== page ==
Jesus died, as the Passover Lamb, and for three days and three nights He was in death, as Unleavened Bread, and the third day He was resurrected, the third feast day on the calendar.

The Feast of Unleavened Bread portrays the death of the Son of Man, as unleavened bread has no “life” or fluff, as we like bread to be. Then, the third feast, the Feast of First Fruits, recognizes the resurrection of Christ as the first fruit of the resurrection. Recall the account in Matthew’s record of His resurrection, telling that after His resurrection, some believers who had died were seen walking around in Jerusalem. (It was not until Jesus had been resurrected, as the first fruit of the resurrection, that others demonstrated the power of His resurrection (see Romans 9:11).

Then, fifty days later, the fourth feast, Pentecost, recognized the first harvest, the early harvest of barley. It was fulfilled when the first harvest of redemption happened when the Holy Spirit came upon that little band of believers praying and waiting in that Upper Room. Acts 2 tells of it in dramatic detail, when Peter preached a powerful sermon that showed none of his past uncertainty, and three thousand or more people received Christ’s offer of redemption and were also filled with the Holy Spirit. That transformation, spoken of by the prophet Joel, is since then and now the mark of distinction for believers in Christ over any other offer of the way to heaven, as many false teachers are proclaiming.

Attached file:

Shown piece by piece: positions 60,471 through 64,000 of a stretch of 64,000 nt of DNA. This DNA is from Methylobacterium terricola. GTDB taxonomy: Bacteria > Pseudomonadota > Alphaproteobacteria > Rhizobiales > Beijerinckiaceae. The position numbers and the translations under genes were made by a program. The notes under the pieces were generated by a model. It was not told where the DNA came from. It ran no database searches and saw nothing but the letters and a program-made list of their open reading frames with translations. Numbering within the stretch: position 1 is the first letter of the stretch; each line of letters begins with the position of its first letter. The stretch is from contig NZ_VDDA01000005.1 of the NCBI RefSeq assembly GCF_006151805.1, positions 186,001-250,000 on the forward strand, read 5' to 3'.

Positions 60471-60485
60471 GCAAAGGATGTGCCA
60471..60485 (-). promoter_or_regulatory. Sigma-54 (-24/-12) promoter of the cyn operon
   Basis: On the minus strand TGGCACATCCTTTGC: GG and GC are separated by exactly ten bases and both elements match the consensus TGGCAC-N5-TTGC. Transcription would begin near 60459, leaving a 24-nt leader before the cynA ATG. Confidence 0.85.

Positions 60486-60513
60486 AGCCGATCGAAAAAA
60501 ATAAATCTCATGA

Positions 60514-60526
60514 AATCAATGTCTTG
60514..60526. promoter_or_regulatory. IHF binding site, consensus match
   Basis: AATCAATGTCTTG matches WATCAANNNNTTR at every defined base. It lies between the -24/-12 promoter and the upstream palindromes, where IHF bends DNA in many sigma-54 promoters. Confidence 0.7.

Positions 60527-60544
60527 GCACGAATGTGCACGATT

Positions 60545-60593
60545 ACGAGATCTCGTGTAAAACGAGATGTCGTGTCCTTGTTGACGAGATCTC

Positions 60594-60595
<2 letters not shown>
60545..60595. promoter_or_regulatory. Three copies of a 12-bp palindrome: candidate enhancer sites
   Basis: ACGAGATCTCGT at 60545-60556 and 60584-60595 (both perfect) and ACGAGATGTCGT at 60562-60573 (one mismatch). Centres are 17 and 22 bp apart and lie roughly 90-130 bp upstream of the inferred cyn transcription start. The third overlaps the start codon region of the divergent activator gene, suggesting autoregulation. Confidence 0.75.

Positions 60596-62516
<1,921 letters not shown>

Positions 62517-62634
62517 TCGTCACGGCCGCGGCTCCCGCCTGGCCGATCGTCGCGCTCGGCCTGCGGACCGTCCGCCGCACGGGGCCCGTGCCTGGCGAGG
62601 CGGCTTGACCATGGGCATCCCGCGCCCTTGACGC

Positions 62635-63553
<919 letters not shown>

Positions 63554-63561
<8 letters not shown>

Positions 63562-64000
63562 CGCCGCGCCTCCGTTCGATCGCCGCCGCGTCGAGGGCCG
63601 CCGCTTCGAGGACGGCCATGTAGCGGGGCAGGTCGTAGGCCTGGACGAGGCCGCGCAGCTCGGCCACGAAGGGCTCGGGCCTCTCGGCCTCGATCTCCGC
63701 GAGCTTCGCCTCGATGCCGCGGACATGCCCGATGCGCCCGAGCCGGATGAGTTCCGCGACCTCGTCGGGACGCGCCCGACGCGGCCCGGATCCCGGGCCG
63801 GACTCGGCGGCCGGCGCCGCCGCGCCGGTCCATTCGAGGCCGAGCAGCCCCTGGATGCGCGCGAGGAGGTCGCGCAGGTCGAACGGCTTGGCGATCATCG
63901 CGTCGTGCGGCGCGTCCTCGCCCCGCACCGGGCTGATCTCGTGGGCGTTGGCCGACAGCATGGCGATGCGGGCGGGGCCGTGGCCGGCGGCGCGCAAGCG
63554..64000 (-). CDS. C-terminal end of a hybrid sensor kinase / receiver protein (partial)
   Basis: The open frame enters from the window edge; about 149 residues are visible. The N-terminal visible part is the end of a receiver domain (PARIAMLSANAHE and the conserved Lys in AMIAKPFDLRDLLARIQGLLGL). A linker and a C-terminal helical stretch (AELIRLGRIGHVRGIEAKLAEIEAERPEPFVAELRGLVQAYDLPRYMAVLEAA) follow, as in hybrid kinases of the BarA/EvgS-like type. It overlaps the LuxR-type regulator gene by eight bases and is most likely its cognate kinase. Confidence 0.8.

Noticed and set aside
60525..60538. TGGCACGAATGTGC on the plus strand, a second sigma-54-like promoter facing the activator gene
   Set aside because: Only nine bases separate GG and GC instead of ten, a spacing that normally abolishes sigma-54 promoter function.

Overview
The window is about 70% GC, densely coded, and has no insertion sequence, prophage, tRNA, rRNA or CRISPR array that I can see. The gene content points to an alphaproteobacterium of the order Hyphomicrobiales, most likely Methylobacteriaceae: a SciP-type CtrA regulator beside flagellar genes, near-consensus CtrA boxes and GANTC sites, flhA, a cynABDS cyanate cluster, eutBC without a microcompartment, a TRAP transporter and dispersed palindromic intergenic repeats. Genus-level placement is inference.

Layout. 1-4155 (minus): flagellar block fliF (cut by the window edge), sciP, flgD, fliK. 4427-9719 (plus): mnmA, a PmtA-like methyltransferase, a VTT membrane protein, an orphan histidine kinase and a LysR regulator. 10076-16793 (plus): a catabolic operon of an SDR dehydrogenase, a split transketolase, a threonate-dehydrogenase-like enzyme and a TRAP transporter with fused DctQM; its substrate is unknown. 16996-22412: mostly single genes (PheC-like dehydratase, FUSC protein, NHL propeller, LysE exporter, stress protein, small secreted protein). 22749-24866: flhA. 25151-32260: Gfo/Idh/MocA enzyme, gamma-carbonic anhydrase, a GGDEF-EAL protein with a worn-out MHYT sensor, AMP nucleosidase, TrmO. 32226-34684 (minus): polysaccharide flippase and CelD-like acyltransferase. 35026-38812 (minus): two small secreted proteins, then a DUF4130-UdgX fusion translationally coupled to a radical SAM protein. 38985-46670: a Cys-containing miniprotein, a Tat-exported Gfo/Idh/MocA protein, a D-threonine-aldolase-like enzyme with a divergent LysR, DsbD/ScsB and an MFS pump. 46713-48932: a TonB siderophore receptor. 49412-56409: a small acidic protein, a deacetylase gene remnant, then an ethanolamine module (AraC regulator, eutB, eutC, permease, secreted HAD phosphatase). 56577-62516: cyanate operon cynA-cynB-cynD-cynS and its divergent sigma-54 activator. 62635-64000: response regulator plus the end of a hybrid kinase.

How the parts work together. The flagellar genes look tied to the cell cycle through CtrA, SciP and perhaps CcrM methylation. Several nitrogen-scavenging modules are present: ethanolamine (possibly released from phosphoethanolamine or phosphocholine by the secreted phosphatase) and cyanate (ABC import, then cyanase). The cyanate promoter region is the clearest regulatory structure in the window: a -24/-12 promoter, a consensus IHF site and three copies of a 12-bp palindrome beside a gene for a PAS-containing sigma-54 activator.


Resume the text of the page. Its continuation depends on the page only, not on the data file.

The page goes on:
As far as those feasts not yet happening in fulfillment are concerned, there has been a long time of waiting for God’s “Appointed Time” for them. It is an honest question to be asking, and God answers it in 2 Peter 3 when scoffers in the last days question, “Where is the promise of His coming?” In the verses following that abrasive question, God explains that He has been patient and long-suffering for the reason that He “does not desire that any should perish, but that all should come to repentance.” Sometimes I have wondered, also, why some people who deny God with a great deal of vengeance yet live long lives. It seems that God has their final answer in His control, and it is His mercy for them to have a long life on this side of the veil, because that is all they will ever have.

Then follows an undetermined period of time for a long harvest-time season spoken of by Jesus in John 4:35. “Do you not say, ‘There are still four months until the harvest? Behold, I say to you, lift up your eyes and look at the fields, for they are already white for harvest! and then comes the harvest?’”

His audience was concerned with the harvest of agriculture products, but Jesus directed them to the harvest of unsaved people who were to hear the gospel over these centuries since He uttered those words.

Just as Jesus was ready for His ascension into heaven after those forty days with those few believers, they asked Him, “Lord will you at this time restore the kingdom to Israel?” His answer was, “It is not for you to know times or seasons which the Father has put in His own authority. But you shall receive power when the Holy Spirit has come upon you; and you shall be witnesses to Me in Jerusalem, and in all Judea and Samaria, and to the end of the earth.”

In other words, “Let the harvest begin and continue until I come.”

(Part 2 will continue with an analysis of those three final feasts.)